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How Can I Protect My Aging Parents from Elder Fraud Scams?

Protecting aging parents from elder fraud is a critical concern for many children, and several strategies can be employed to enhance their safety.  These measures encompass legal, financial, and practical steps to help protect aging parents from potential elder fraud in the future.

Power of Attorney (POA)

Establishing a General Durable Power of Attorney allows a trusted individual to make financial decisions on behalf of their parents.  This can be crucial in managing financial affairs and guarding against fraud.  A limited POA is similar but leaves more restrictions on the agent.  In that case, the principal gives limited authority to the agent for a specific purpose or matter.  A common example is to allow someone to oversee a specific real estate transaction, signing documents for the principal related to that specific transaction and property, but without authority to sign documents related to anything else.  Unlike a regular power of attorney, a durable power of attorney, whether limited or not remains in effect even if the individual becomes incapacitated.

Review Estate Planning Documents & Unauthorized Changes

Reviewing and updating estate planning documents, including wills and trusts, can ensure that your parents’ assets are protected and distributed according to their wishes.  This also helps in identifying and preventing unauthorized changes that might be indicative of fraud.  A good reminder is to always take a second or third look at anything that looks suspicious.  In addition to identifying any unauthorized changes, regularly reviewing bank and investment statements can help in the early detection of any unauthorized transactions.  In some cases, setting up alerts for unusual activity with financial institutions can be beneficial.  Regularly checking credit reports can help in identifying any unauthorized accounts or credit inquiries.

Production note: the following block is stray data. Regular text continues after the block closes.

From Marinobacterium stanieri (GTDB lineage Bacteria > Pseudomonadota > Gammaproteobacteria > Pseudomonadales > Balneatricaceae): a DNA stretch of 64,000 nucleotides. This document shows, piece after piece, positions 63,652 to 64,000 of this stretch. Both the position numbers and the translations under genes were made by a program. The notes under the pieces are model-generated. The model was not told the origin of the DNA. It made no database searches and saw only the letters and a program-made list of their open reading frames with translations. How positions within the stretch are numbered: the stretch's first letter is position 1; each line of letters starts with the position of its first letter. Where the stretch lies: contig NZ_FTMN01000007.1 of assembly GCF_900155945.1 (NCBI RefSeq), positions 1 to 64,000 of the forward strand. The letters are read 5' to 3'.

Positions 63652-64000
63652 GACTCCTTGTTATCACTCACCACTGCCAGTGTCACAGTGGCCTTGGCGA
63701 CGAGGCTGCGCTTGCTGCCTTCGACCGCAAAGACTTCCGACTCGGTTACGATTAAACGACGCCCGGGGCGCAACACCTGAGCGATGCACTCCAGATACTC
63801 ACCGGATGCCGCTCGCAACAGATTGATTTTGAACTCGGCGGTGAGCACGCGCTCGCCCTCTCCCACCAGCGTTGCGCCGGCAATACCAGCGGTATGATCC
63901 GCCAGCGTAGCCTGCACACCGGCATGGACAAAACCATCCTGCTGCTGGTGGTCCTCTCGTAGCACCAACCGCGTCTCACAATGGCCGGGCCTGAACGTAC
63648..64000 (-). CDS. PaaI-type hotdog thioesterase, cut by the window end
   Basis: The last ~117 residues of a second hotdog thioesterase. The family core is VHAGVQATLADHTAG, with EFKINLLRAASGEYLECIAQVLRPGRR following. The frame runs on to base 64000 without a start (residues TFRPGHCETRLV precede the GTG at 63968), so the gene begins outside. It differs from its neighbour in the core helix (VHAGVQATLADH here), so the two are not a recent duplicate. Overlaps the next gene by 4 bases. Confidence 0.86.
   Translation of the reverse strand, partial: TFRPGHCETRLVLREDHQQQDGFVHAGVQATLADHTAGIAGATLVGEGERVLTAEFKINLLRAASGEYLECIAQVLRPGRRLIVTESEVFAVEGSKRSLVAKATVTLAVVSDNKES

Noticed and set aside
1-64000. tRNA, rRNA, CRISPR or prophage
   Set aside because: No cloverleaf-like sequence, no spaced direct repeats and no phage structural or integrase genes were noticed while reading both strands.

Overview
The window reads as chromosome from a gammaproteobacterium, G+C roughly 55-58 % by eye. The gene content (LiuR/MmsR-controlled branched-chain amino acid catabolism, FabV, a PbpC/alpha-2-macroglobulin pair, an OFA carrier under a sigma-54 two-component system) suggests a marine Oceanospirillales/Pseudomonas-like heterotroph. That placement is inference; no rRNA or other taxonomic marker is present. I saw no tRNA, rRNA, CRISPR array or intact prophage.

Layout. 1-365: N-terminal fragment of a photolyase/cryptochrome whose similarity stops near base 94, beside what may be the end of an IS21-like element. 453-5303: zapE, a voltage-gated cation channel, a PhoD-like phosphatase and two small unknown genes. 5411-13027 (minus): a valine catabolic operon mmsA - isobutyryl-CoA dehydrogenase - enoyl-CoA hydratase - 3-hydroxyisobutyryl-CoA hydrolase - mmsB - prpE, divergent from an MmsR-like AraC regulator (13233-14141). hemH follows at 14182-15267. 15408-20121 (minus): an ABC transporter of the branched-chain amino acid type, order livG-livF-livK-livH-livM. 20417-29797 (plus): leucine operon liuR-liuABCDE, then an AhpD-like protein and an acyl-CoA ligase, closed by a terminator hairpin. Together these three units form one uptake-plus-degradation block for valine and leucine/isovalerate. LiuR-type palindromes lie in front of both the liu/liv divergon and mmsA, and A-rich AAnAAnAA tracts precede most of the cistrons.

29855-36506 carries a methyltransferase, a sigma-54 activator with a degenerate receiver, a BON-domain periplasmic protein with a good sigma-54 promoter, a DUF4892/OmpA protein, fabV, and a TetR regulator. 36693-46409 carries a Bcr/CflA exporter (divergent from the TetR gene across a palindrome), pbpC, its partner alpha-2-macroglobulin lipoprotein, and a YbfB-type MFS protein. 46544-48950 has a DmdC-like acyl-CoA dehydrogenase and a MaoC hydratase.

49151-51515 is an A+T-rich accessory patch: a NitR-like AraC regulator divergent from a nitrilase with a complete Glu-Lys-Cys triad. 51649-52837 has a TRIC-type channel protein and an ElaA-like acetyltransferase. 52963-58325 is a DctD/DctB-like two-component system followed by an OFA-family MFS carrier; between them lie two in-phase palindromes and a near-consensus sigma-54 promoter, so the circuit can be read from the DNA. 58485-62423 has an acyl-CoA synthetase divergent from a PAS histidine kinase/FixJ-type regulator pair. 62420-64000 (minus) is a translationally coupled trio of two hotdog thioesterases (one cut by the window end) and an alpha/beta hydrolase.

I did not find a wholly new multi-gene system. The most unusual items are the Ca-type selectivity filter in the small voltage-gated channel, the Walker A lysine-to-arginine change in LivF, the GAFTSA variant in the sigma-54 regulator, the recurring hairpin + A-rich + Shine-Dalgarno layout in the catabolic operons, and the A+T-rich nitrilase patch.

Educating About Common Scams

An important step in protecting your parents from scams is educating them about common types of elder fraud, such as phone scams, internet phishing, and identity theft.  Awareness is a key defense.  Financial institutions often allow the designation of a trusted contact person who can be alerted if there are concerns about unusual activity or suspected exploitation.  Reducing phone and mail solicitations can decrease the chances of scam attempts.  This can be done by registering with the National Do Not Call Registry and using mail filtering tools.  Ensure that personal information is securely stored and that your parents understand the importance of not sharing sensitive information with unknown individuals.


Prevention and vigilance are key in protecting your aging parents from elder fraud.  Regular communication and involvement in their financial affairs, within the bounds of their comfort and independence, can significantly reduce the risk of fraud.  Be aware of the legal recourse available in cases of suspected elder fraud.  This includes contacting local law enforcement, adult protective services, and consulting an attorney for potential legal actions.  Contact Legacy Counsellors today at or (413) 527-0517 for expert guidance tailored to your parents’ specific situation.